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Tuesday, March 3, 2009

Crime Dramas

I really like crime dramas. A quick list of shows that I watch include: various Law & Orders, Criminal Minds, 2 of the CSIs, Numbers, NCIS, The Mentalist, Bones, and Lie to Me. Please keep in mind that this is a QUICK list.

It's always so fun to see trans characters on these shows! Right?

Yeah. Not so much.

Seriously, how many times is a trans character just a tangential character? I can't think of very many times at all. Often trans characters are victims. Similarly often they are the twist-surprise-ending of a killer ("OMG, she killed him because she was trans!" is a pretty dumbed down, but common way that these episodes end). Same with sex workers. Or gays and lesbians. Or poly people. Or kinksters. Really, how often are any of these characters a friend of the victim? If we are in a story, it is because the story will at some point be ABOUT us.* I've definitely seen episodes where the victim was of an ethnic group, and the story seemed at first to be about their race/ethnicity/religion (some Law and Orders come to mind) but in the end, it is found that this was a RED HERRING. And I would hazard that no episode where the victim was a trans person, is the reason they were killed, that they were secretly on the wrong side of the mob. Nope. We die/kill because we are deviants. Clearly. Just look at the choices we make (saracasm added for those with irony detecting deficit).

So, how can I reconcile the ways that crime dramas treat characters who are "deviant", with my own identity?

Fuck if I know.

Sometimes I rationalize that the cop characters are ignorant fucks, because in real life, lots of cops are ignorant fucks. And that's true.
Sometimes I find hope when a sympathetic cisgendered, non-kinky, monogamous, straight, crime-fighter works towards educating hir peers. I mean, it's almost like the show is educating the watching public. Almost.
Sometimes I hope/think that the reason we're portrayed as the victims is because in real life, WE ARE VICTIMS. Quite frequently in fact. But that really doesn't do a good job of explaining why our characters are also so disproportionately a secret killer.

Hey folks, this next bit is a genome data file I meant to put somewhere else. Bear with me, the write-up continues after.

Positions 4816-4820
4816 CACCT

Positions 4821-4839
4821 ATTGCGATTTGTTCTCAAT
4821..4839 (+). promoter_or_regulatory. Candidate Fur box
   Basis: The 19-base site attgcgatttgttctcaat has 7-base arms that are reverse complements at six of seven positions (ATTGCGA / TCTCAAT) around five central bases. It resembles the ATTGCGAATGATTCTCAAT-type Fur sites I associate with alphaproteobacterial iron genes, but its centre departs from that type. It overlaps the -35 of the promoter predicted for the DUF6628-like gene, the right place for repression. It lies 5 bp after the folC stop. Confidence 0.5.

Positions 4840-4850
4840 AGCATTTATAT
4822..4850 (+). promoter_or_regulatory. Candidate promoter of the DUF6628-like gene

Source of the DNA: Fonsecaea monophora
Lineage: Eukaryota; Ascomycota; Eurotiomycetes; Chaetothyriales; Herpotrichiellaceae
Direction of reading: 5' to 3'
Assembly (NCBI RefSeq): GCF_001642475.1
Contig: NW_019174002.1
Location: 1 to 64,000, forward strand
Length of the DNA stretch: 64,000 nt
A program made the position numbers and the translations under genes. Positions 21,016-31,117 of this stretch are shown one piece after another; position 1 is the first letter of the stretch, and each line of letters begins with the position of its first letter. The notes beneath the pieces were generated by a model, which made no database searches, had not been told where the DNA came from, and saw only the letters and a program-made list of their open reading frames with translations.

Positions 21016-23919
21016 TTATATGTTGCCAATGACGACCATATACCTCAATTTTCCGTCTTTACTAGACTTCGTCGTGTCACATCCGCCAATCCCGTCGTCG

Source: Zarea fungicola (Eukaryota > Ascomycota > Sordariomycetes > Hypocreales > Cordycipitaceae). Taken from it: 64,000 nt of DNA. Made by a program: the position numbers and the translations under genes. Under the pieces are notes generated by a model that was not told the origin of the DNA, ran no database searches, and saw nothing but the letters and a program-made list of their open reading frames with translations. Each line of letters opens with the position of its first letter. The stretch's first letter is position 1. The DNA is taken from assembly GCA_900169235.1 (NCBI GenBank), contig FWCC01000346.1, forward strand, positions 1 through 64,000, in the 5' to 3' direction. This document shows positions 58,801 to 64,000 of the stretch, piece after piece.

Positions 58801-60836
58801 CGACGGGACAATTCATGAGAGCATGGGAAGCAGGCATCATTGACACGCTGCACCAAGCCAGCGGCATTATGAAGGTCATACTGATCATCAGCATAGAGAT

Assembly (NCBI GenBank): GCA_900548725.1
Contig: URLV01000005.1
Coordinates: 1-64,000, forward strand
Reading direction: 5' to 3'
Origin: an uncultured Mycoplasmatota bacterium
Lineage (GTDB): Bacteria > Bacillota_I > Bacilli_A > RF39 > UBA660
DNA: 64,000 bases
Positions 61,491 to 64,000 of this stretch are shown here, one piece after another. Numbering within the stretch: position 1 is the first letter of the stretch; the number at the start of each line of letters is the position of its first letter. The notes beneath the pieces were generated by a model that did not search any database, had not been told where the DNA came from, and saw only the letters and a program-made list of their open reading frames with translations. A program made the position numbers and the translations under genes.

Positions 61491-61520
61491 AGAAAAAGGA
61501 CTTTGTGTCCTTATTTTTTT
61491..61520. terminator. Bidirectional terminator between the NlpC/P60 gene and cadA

But what frustrates me, and always has, isn't just how the characters treat the (insert deviant identity here) victim/killer. It's that the shows are written solely for the purpose of sensationalizing our lives.

When I see a particularly egregious episode, I often try to tell myself I just won't watch that show anymore. But that rarely happens. See, like many people, I enjoy watching how these characters figure stuff out. I DO! It's absolutely true. Sometimes I think about writing a letter to the people who made the show, complaining about it. But usually I'm watching this episode months or even years after it was written. And even if I weren't, I'm cynic enough to not think that it'll do anything positive (maybe I should try to be more positive). Mostly I just keep watching, but am sure to tell all my friends, relatives, and random acquaintances about how pissed I am about the episode.

So, that's what I plan to do. For your viewing pleasure, everytime I see an episode of a crime drama where trans, kinky, poly, queer, sex working, people are portrayed (badly or well), I will write about it. For the low, low cost of $0 you can read my summary/rant about the way the episode objectified, sensationalized, or treated accurately a character. Maybe if you then notice these types of things too, I'll have one more person to kvetch with. And if you don't, there's always the next episode.

*I should note, I am not, nor have ever been a sex worker. While I have/have had friends who are/were sex workers, and have devoted some time to study of academic work surrounding it, I can't hope to speak for sex workers (wide category that "sex work" encompasses). However, depictions of sex workers are even more frequent in crime dramas, and equally (to my eyes) as offensive as any of the groups I do belong to.

1 comment:

  1. Yes. And I find that this is true of characters that are other kinds of deviant, too: ethnic deviants, race deviants, religious deviants, ... even class deviants. When was the last time you saw a devout Muslim janitor whose faith or poverty were not central to the plotline? I always wonder about the scriptwriters' intentions. Are they seeking quick recognition for their characters from their audience? Is it beyond their imagination to write characters whose lives move beyond their trans identity(ies)? I’m not sure…

    Reading this post did make me try to remember some responsible exceptions amongst crime shows…

    1.) One example I can think of is David Lynch and Mark Frost's Twin Peaks, in which David Duchovny plays a cross-dressing FBI agent sent to help out our protagonist with his small-town investigation. Of course, it can be interpreted that this character’s deviance is utilized in deviance’s other typical mainstream occupation: humor… (like its giant and midget characters) Still, one of the most nonchalant placements I’ve seen…

    2.) Even more worthwhile is the responsible BBC crime drama, Prime Suspect, where sex-work, immigration status, poverty, blackness, and a number of other identities are explored as part of its characters’ experiences, but do not make up the totality of their place in the show (usually). If anyone sees or has seen Prime Suspect, would be very interested in talking about its treatment of its “deviant” characters.

    -J Guth.


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